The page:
What a nice pre-Christmas gift! Appetite for China was just featured in the Wall Street Journal Asia’s round-up of food bloggers around Asia, along with Robyn Eckhardt from Eating Asia, Andrea Nguyen from Viet World Kitchen, Makiko Itoh from Just Bento, Mark Lowerson from Sticky Rice, and many others. We each recommended a dish we “can’t live without” in cities across Asia (my city being Beijing.)
Check out the WSJ’s slideshow here!
In other news, I spent a few hours last Sunday indulging in a non-food-related interest: checking out relics of bygone New York. Every year around the holidays the MTA digs into its collection of old train cars that ran way back in the day, and takes them for a few spins on Sundays in December to keep them in working condition. This being my first holiday season in New York in three years, riding a Nostalgia Train was high on my must-do list.
This year the trains run on the F/M line from 2nd Ave to Queens Plaza. According to the conductors and various signage on the train itself, the train cars date anywhere from 1930 to 1940, and are decorated with ads from that period (though there were a few anachronisms, such as a presidential campaign ad for Kennedy.) The seats were low and narrow, the train cars themselves were musty and loud, but they seemed just as fast as some of the older models the MTA still runs.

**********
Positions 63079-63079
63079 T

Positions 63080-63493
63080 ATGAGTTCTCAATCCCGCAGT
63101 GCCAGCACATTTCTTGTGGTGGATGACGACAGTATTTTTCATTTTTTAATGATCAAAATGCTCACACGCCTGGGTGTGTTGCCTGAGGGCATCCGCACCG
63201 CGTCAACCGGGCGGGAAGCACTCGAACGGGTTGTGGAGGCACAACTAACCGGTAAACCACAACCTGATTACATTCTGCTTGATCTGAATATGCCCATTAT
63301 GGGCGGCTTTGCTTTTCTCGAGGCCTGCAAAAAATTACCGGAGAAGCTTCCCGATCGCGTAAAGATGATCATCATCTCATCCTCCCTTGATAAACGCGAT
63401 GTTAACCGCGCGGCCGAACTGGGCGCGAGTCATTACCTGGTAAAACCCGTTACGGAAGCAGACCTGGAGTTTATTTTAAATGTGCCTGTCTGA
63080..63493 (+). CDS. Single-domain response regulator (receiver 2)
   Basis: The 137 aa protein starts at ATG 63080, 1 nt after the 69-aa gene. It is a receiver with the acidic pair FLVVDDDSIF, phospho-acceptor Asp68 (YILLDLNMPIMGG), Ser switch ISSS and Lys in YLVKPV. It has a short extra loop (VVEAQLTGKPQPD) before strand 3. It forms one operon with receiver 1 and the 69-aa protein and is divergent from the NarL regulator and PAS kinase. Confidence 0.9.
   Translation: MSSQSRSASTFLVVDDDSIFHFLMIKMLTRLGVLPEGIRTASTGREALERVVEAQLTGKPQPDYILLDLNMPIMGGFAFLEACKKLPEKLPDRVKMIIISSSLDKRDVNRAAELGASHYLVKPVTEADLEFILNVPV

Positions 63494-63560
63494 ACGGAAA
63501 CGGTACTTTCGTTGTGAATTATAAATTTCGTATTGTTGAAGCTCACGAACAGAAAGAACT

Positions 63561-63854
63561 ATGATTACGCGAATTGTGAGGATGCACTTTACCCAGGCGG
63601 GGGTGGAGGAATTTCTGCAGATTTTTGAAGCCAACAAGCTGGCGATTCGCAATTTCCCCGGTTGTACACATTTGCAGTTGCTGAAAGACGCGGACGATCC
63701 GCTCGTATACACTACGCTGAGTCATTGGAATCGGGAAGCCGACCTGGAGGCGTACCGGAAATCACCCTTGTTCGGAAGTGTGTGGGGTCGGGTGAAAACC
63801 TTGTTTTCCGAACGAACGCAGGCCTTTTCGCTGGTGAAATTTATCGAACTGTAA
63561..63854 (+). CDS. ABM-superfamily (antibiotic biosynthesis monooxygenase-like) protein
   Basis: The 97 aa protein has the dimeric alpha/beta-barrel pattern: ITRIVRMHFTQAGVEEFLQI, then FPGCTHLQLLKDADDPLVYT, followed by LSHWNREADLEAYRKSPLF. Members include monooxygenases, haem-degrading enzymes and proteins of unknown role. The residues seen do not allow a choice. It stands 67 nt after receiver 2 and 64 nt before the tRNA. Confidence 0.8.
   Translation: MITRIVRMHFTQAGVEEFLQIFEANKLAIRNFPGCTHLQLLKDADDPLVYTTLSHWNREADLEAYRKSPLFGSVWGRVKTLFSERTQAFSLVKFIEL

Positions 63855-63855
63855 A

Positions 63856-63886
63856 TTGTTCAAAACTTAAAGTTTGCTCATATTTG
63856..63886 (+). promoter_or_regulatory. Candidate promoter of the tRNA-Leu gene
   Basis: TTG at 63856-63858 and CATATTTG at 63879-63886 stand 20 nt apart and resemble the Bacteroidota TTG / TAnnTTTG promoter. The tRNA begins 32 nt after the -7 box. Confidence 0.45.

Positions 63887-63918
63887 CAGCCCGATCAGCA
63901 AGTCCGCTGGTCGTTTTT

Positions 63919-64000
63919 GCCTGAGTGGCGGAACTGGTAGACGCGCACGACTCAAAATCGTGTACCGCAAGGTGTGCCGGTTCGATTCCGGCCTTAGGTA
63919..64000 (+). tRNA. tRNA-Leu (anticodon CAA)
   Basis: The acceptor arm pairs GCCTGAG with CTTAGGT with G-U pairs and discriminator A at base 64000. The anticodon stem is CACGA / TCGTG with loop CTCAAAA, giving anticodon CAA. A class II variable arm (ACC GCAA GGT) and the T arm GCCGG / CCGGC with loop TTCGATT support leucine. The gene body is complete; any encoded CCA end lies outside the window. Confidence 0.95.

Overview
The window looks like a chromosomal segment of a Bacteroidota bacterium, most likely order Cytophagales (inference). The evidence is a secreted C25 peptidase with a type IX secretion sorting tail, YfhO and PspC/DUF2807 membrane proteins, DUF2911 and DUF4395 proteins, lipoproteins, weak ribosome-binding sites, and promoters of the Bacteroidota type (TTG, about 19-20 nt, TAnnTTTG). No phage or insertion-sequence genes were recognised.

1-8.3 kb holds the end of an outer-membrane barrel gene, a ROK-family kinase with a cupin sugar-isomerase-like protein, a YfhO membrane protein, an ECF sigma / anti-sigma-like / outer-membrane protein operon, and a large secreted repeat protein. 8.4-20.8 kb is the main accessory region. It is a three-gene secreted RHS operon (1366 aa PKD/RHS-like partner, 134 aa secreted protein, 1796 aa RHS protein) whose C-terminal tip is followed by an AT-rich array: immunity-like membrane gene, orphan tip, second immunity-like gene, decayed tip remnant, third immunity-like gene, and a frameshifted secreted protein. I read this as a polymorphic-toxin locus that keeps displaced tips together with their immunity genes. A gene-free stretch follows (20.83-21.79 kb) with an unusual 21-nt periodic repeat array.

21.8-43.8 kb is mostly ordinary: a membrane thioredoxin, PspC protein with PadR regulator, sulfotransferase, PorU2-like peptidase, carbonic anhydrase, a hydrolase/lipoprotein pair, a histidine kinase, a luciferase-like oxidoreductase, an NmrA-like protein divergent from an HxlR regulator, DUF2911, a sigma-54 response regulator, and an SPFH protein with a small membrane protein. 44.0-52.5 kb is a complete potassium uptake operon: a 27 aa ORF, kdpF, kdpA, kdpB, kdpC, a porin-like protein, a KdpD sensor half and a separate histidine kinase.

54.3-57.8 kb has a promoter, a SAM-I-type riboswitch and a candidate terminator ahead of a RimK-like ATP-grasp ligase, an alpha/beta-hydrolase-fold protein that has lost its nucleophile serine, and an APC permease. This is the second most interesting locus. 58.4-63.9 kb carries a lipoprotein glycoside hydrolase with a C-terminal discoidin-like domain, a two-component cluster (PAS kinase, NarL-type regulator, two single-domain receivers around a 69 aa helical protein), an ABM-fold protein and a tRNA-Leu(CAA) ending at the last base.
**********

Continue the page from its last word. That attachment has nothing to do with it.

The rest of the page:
I liked the subway courtesy signs. Nobody puts up signs like these anymore.
Vintage food ads were pretty prominent throughout the train. I haven’t been to the Transit Museum in Brooklyn yet, but hopefully some of these have a more permanent home there.
The last day for the Nostalgia Train to run is this coming Sunday, Dec. 26 (check the schedule here). If you’re staying in town for the holidays, or happen to be visiting New York, this is a worthwhile little excursion. Granted, what New York is doing with its trains really isn’t spectacular or unique among American cities (after all, San Francisco has vintage trolleys from around the world as a permanent fixture on the F line). But it was a ride on which, for once, everyone on board seemed happy and excited to be there. Complaints about delays and fare hikes could wait for another day. To an often-jaded commuter in New York, this was a neat little celebration of one of the oldest, extensive, and most used subway lines in the world.
Happy holidays, and thanks for reading Appetite for China for another year!